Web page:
At another property in Acton that I was interested in accepting, I was presented with a lease that said I could never have house guests. Like ever. No visitors from Australia. No future boyfriends. No. Guests. Ever. I was also asked to pay everything in cash, the bond, the rent, the utilities, everything. Anyone for a rental with rules that restrict your personal life and that comes with a side of tax evasion? No thanks. It was so dodgy that the landlord was very hesitant to give me her surname.

Luckily when I hadn’t found somewhere before my time at the Airbnb was up, somewhere came up through my connections for me to stay for a few weeks.

I’ve now found a two bedroom flatshare and have moved in. It’s more than what I had originally been hoping to pay, but it’s working for now and is pretty nice.

Apparently August and September are the worst times of the year to be looking for a house share due to the influx of students looking for accommodation, and I really found it tough to be looking then, so my advice to anyone moving to London would be to try to arrive and set up before or after August/September.

On making it work and keeping the magic

I remember the day I touched down in London from Australia. I was wandering around East London while waiting for a friend, and just had this incredible adrenaline rush and was high on being in LONDON. Forget jet lag, I ran around and did a million things (delayed jet lag hit me the next day).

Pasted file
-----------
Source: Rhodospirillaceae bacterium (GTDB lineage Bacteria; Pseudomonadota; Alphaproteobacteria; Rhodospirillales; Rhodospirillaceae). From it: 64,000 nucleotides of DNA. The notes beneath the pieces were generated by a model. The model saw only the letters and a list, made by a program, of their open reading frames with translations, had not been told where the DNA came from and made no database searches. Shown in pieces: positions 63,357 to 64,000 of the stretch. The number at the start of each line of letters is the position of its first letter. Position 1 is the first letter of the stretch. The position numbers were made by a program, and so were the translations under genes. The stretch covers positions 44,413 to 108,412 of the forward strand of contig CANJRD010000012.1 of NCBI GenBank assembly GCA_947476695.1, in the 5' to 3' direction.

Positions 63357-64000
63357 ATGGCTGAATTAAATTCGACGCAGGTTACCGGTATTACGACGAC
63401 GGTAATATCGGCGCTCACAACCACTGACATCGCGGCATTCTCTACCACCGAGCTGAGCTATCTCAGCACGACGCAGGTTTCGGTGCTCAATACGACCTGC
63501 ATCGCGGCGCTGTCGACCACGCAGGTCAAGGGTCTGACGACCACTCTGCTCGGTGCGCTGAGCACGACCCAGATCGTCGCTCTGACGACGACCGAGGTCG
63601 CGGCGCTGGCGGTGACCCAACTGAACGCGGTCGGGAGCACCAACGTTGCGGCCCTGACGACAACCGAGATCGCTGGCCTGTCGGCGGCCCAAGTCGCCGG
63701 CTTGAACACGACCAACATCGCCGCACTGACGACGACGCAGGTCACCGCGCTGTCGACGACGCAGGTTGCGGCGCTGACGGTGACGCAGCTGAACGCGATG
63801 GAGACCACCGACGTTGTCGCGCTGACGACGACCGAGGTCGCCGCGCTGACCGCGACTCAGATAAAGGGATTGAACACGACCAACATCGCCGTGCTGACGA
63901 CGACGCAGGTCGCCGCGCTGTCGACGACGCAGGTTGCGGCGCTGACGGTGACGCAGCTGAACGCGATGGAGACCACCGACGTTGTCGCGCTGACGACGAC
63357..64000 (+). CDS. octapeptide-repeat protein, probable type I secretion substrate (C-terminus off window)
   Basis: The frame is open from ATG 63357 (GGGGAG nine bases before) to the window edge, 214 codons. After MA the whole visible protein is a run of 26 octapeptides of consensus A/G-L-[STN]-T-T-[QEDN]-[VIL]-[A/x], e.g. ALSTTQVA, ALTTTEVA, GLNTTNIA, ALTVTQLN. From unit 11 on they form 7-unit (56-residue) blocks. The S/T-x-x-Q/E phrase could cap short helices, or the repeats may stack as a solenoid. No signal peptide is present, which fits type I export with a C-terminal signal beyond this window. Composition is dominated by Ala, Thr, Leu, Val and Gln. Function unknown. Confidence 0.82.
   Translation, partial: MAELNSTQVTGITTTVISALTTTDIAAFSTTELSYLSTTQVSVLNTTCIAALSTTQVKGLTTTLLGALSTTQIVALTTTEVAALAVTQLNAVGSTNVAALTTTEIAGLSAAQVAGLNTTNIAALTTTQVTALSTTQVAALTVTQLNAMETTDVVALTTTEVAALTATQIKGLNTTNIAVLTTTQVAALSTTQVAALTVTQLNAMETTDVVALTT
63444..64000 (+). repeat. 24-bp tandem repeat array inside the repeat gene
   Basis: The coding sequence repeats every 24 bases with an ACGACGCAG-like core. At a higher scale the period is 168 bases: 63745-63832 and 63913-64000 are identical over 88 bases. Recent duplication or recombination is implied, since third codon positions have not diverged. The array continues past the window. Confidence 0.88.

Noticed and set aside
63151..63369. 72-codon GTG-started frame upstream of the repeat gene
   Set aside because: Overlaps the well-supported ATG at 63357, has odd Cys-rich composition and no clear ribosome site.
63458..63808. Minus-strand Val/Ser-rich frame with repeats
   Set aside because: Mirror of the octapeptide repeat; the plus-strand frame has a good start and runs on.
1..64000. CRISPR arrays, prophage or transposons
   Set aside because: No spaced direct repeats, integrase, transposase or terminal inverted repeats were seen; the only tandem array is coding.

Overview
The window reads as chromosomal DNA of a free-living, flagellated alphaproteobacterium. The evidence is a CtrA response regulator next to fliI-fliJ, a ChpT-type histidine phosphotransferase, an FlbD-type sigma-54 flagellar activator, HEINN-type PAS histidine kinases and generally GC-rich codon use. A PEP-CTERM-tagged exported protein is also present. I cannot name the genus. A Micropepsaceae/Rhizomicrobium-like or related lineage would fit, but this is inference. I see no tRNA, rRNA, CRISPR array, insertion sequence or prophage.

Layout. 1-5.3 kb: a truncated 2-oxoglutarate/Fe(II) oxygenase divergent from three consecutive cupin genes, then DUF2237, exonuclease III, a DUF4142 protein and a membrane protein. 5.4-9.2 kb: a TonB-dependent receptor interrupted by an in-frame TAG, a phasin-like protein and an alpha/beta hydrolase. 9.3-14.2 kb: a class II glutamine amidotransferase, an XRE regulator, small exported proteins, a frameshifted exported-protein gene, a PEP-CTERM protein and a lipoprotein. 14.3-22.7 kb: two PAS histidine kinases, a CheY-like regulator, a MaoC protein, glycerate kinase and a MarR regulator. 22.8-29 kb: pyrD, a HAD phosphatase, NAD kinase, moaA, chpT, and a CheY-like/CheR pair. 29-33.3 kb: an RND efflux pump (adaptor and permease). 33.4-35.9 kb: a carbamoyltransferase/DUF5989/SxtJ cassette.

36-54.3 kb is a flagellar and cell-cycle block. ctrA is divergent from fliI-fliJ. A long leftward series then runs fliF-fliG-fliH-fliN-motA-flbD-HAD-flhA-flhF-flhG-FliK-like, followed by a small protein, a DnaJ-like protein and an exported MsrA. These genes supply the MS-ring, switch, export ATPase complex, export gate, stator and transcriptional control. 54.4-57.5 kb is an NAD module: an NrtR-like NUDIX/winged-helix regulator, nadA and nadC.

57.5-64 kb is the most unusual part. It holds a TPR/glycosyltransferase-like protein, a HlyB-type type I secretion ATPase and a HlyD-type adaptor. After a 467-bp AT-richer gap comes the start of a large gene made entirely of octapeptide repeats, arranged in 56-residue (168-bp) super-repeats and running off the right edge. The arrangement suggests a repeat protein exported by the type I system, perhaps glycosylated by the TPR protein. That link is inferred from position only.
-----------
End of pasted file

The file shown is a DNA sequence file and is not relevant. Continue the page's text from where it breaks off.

It can be easy to lose that feeling of excitement in the every day and the hecticness of setting up a life here. But I still feel it when I see the bright autumn leaves, or spot a squirrel (we don’t have them in Australia), or when I visit a new special place, or even think about how much I’ve achieved this year. One thing that has helped me keep the magic of being in London is tourist Sundays. I have this thing I do now where every Sunday I try to do something touristy, to make sure I keep embracing the amazing things about being here. Last Sunday it was visiting the British Museum and seeing “Drawings in Silver and Gold”, an exhibition of metal point drawings, including works from Leonardo da Vinci and Botticelli. The previous weekend I went to Greenwich to see the “Astronomy Photographer of the Year” exhibition, visit the historic ship the Cutty Sark and learn about time and space in the Royal Observatory.

Greenwich is pretty amazing.
Greenwich is pretty amazing.

 

The next few weeks for me hold some events with friends, a trip to Krakow, Prague and Budapest (I’m not sure where else too yet, so if anyone has any recommendations for things to do around those areas in early November let me know with a comment!).

And then in December, after a month of Christmas parties, visiting Christmas markets, outdoor ice skating and rugging up, I’m headed home for two weeks for some time with family and friends, and some sun, sand and salt water.

A beach day in Australia last year.
A beach day in Australia last year.

2 Comments on Getting settled in London (a life update)

  1. Fantastic post Dom! I know that London life is going to keep on getting better and better for you, and you will create so many memories that you will cherish forever!